This weekend, Formula 1 visits the historic Silverstone circuit, the host of the British Grand Prix in intermittent fashion beginning in 1948 and the sole site since 1987. In an effort to add spice to the racing at a track where the races have been somewhat unremarkable over the past few years, F1 will be doing something wildly different.
At Silverstone, the sport will be trying out the idea of a 17-lap sprint race that will then determine the order for Sunday’s (July 17) race. The sport switched to this format for three races on the 2021 schedule, with Silverstone becoming the proverbial guinea pig. To stack the grid for the shoot-out race, teams will go through qualifying on Friday, July 16.
In this logic, drivers will run through the usual qualifying event – consisting of Q1, Q2 and Q3 – to then begin the short race that will then serve as qualifying for the big show. The thinking is that the sprint will give some teams the opportunity to overcome a dreadful qualifying effort and add more entertainment to the race weekend.
The real goal is to get more attendance and viewership numbers for Saturdays on the race weekends. Does such an idea make sense? That is the kind of philosophical question best left to the big-brained people running the sport.
Some drivers see the sprint race as an opening. George Russell stated on the F1 Nation podcast that, “In a position like ours, when you’re at the back of the grid, you have to go for it. So this is an opportunity because there are going to be people having a different approach, you know?”
But Russell’s other comments noted that the frontrunners are less likely to take risks. There is little incentive for Lewis Hamilton or Max Verstappen to make a bold move to give away a front-row spot should they start there. When Hamilton was asked his perspective on the implementation of the sprint race, he seemed uninspired, saying, “It’s going to be a train, probably. Hopefully, there’ll be some overtaking, but it most likely won’t be too exciting.”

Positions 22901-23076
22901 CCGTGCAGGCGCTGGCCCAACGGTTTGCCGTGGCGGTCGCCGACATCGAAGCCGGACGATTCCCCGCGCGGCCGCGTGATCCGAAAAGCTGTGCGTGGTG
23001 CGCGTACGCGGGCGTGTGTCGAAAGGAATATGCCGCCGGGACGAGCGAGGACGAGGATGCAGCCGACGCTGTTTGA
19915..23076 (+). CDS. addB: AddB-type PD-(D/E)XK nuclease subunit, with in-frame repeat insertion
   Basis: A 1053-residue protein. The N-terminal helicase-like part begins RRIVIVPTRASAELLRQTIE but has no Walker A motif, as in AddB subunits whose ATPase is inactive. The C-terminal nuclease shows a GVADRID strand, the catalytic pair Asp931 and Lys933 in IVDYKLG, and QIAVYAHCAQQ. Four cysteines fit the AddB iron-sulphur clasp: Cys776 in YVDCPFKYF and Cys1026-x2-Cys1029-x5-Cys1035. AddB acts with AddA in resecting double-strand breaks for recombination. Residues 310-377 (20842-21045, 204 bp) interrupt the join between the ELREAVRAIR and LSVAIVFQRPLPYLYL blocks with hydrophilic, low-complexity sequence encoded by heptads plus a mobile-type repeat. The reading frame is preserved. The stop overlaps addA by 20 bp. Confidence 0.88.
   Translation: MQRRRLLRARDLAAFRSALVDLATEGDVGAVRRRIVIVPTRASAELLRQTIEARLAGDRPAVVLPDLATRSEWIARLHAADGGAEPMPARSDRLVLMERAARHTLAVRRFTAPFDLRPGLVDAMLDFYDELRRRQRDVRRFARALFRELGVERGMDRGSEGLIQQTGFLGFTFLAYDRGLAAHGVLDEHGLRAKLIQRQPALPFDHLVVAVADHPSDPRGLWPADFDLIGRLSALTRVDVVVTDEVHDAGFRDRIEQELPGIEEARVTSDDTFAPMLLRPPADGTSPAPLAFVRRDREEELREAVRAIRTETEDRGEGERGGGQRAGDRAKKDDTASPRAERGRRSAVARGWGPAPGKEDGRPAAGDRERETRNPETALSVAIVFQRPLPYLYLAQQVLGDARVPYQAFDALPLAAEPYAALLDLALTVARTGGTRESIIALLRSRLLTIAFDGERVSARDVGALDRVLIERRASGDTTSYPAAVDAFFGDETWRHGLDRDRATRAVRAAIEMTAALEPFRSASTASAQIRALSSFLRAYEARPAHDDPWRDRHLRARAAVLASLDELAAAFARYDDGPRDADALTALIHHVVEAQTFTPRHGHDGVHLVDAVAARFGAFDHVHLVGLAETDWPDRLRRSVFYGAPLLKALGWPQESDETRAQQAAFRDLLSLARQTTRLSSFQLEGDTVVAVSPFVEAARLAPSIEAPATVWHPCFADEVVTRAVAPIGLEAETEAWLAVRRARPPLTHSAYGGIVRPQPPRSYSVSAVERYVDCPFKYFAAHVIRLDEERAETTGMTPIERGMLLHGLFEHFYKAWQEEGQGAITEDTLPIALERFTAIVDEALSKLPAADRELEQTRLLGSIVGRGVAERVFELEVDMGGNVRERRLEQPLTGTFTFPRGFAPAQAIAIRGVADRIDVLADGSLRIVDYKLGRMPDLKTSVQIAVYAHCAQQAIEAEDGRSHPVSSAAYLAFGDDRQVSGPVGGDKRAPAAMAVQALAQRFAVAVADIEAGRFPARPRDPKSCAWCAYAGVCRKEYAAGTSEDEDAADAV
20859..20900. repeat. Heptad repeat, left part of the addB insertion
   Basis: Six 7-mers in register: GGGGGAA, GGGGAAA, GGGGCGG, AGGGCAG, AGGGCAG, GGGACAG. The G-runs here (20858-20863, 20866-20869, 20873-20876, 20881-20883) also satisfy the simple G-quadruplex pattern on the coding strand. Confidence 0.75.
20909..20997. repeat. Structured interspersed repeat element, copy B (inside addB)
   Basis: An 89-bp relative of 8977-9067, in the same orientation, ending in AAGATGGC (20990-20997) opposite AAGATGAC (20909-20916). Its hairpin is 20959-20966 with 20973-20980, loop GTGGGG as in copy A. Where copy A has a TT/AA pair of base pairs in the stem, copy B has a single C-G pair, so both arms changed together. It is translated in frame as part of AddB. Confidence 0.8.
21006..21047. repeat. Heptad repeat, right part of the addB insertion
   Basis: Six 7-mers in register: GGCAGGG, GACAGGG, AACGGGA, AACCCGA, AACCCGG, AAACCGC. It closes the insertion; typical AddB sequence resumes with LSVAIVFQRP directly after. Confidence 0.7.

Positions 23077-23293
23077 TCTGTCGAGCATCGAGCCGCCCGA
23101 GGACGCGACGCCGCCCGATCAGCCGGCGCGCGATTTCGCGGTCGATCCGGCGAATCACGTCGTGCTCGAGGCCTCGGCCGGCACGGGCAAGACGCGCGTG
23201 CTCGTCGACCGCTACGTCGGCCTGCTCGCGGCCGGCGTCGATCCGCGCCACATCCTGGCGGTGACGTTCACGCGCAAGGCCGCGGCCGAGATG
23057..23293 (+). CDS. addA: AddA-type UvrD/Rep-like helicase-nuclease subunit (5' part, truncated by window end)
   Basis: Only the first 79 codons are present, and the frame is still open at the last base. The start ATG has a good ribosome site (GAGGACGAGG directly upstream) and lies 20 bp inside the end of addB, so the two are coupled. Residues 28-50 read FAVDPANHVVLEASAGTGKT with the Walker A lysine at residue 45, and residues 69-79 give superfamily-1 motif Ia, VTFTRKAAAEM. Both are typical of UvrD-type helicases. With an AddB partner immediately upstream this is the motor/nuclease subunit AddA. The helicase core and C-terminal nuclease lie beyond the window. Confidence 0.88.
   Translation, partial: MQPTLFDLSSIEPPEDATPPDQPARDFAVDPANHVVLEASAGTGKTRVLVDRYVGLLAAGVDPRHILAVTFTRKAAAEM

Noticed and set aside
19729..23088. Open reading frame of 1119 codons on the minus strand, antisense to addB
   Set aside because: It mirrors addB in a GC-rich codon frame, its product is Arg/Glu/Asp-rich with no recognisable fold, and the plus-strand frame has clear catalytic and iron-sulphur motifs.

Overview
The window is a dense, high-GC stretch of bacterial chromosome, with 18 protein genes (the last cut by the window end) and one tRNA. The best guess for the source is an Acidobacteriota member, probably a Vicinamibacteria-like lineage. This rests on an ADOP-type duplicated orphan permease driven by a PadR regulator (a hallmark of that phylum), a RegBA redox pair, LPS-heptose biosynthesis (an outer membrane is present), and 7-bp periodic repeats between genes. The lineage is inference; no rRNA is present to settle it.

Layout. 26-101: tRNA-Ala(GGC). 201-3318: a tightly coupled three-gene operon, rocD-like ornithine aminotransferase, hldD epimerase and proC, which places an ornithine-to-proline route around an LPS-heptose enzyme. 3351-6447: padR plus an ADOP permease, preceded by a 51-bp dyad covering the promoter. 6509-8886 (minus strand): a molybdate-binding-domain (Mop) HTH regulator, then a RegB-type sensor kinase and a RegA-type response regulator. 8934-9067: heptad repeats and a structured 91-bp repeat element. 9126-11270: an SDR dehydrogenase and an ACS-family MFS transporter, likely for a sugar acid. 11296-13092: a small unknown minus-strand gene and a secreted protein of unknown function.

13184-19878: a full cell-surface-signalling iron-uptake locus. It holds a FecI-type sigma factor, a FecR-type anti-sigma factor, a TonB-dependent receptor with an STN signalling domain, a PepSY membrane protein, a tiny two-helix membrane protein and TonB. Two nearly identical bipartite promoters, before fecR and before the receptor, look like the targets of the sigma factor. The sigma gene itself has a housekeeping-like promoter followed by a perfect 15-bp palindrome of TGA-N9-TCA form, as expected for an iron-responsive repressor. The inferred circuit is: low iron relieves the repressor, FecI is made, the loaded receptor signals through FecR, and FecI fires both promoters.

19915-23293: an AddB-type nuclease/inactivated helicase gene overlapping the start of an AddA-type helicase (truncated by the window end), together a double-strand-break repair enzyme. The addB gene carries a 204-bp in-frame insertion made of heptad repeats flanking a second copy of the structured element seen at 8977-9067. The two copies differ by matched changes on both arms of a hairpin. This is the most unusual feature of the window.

Ferrari team principal Mattia Binotto offered a different perspective on the ensuing weekend. Binotto noted that the teams will still be adjusting to a new rear-compound tyre that Pirelli debuted at the second Austria race and that they will be attempting to determine their best setups, meaning that some teams will miss the mark.
“It’s a new format, there is very little experience because it is parc ferme from Friday afternoon onwards, and that’s really exciting. It could be exciting.
“I think there may be some mess because setups will not be optimised thanks to a lack of experiences on the tires, so I think it can be a great race weekend in that respect.”
Ross Brawn, the sport’s managing director, is a bit more optimistic, believing that drivers will be on full go as they would any other race, citing the nature of their psyches.
“But I think racing drivers will race each other in a supermarket car park with shopping trolleys. It’s their nature that they want to beat each other: and there is nothing worse for them to be beaten by somebody.”
Brawn forgot to mention that the top three finishers earn points in the race, providing a modicum of incentive to finish on the podium. But rational thinking dictates that no one is going to be able to leapfrog from the back of the grid onto the podium in 17 laps.